¶ 19 We construe all facts and the reasonable inferences from those facts in the light most favorable to the nonmoving party. Jones, 146 Wn.2d at 300. Summary judgment is proper only if reasonable persons could reach but one conclusion from the evidence presented. Bostain v. Food Express, Inc., 159 Wn.2d 700, 708, 153 P.3d 846 (2007).

II. Motion To Strike

¶ 20 West and Coon argue Jumamil improperly used facts and evidence in her arguments on appeal that were not before the trial court at summary judgment. With the exception of the supplemental exhibits the commissioner of our court ordered we would consider on appeal, we consider only the facts and evidence before the trial court at summary judgment in reaching our decision on appeal.

III. Jumamil's Claims are not Barred on Appeal

A. Jumamil's Case is not Moot

¶ 21 West and Coon argue Jumamil's claims are moot because after West and Coon were summarily dismissed, Jumamil accepted payment from Newton for the same wage claims she initially alleged against West and Coon. But, Jumamil may still receive effective relief and, thus, her wages claims are not moot.

¶ 22 A case is moot if a court can no longer provide effective relief. SEIU Healthcare 775NW v. Gregoire, 168 Wn.2d 593, 602, 229 P.3d 774 (2010); see also City of Sequim v. Malkasian, 157 Wn.2d 251, 259, 138 P.3d 943 (2006) ( “ ‘The central question of all mootness problems is whether changes in the circumstances that prevailed at the beginning of litigation have forestalled any occasion for meaningful relief.’ “ (quoting 13A Charles Alan Wright, Arthur R. Miller & Edward H. Cooper, Federal Practice and Procedure § 3533.3, at 261 (2d ed.1984))). Under RCW 49.52.070, when the employee prevails in her wage claims, she is entitled to exemplary damages together with legal costs and reasonable attorney fees. Thus, “[w]here liability is found, the civil remedy is personal liability for exemplary damages and attorney fees.” Morgan v. Kingen, 166 Wn.2d 526, 538, 210 P.3d 995 (2009) (emphasis added). “By providing for costs and attorney fees, the Legislature has provided an effective mechanism for recovery even where wage amounts wrongfully withheld may be small.” Schilling v. Radio Holdings, Inc., 136 Wn.2d 152, 159, 961 P.2d 371 (1998). Here, Newton paid Jumamil only her exemplary damages for her wage claims, but not her legal costs or attorney fees. Because Jumamil is entitled to costs and attorney fees in addition to the exemplary damages, the court can still provide Jumamil effective relief and her case is not moot.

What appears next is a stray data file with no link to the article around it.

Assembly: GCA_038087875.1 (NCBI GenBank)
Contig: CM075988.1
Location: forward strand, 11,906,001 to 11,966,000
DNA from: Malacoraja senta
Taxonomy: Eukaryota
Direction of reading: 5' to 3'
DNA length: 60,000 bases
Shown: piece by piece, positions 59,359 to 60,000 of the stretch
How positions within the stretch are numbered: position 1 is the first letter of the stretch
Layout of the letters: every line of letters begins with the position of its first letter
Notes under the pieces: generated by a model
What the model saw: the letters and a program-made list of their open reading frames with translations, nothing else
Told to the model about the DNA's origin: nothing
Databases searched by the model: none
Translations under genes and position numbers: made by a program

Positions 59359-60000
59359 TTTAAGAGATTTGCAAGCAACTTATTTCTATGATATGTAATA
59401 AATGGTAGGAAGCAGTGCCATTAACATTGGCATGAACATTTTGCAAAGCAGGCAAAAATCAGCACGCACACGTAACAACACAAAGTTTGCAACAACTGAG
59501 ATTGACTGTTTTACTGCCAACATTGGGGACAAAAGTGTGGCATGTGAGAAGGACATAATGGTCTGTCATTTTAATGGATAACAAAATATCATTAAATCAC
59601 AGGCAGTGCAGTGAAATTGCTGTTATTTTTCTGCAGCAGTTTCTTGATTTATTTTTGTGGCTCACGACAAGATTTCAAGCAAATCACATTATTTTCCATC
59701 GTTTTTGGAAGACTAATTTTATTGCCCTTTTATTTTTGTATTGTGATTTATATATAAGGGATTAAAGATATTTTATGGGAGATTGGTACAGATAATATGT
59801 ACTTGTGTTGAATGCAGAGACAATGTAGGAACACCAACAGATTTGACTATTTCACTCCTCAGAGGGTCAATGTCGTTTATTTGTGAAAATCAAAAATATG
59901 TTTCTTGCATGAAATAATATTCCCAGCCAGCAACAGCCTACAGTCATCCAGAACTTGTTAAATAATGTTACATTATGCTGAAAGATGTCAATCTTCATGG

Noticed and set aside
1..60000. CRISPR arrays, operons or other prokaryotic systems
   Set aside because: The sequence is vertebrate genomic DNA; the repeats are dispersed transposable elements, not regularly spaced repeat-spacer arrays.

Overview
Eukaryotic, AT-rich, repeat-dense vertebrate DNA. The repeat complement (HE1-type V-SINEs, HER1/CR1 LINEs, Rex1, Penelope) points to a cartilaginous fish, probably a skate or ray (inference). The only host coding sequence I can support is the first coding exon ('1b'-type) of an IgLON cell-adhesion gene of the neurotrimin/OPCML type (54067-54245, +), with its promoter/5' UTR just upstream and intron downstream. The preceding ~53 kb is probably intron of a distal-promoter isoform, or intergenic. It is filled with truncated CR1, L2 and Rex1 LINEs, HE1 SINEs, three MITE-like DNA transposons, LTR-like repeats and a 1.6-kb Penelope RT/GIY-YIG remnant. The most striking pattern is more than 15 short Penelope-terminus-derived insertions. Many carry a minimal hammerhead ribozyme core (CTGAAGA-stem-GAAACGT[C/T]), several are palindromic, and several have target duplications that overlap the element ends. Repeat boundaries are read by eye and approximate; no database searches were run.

¶ 23 West improperly relies on Yates v. State Board for Community College Education, 54 Wn.App. 170, 773 P.2d 89 (1989) to argue that Jumamil's case is moot because she has since accepted payment for her wage claims from Newton. Yates, a guidance counselor at Columbia Basin College, filed an action for wages allegedly owed while his union was in the process of negotiating payroll contract issues with Columbia Basin. Yates, 54 Wn.App. at 171, 173. After Yates filed his complaint, Columbia Basin and the union reached an agreement and Yates accepted payment of his wages under the newly-settled contract. Yates, 54 Wn.App. at 173–74. Yates argued that his acceptance of payment did not moot his claim for attorney fees and costs because “he was paid only after he was forced to bring suit and incur those fees.” Yates, 54 Wn.App. at 175. The court rejected Yates's argument and stated, “Contrary to his argument he was forced to bring suit, if anything his suit was premature to resolution of good faith negotiations.” Yates, 54 Wn.App. at 176.

¶ 24 Here, there was no bargaining or negotiating over Jumamil's claims as there was in Yates. And Jumamil did not prematurely file a suit against West and Coon. Instead, Jumamil had to sue to recover damages for her wage claims after West terminated her employment at the Casino. The record does not show that the Casino offered to negotiate or discuss Jumamil's claimed damages with her; but instead, shortly after Jumamil notified the Casino of her intent to sue, the Casino stopped its dealer support policy due to the potential of a lawsuit. Thus, Yates is not controlling here and Jumamil's case is not moot.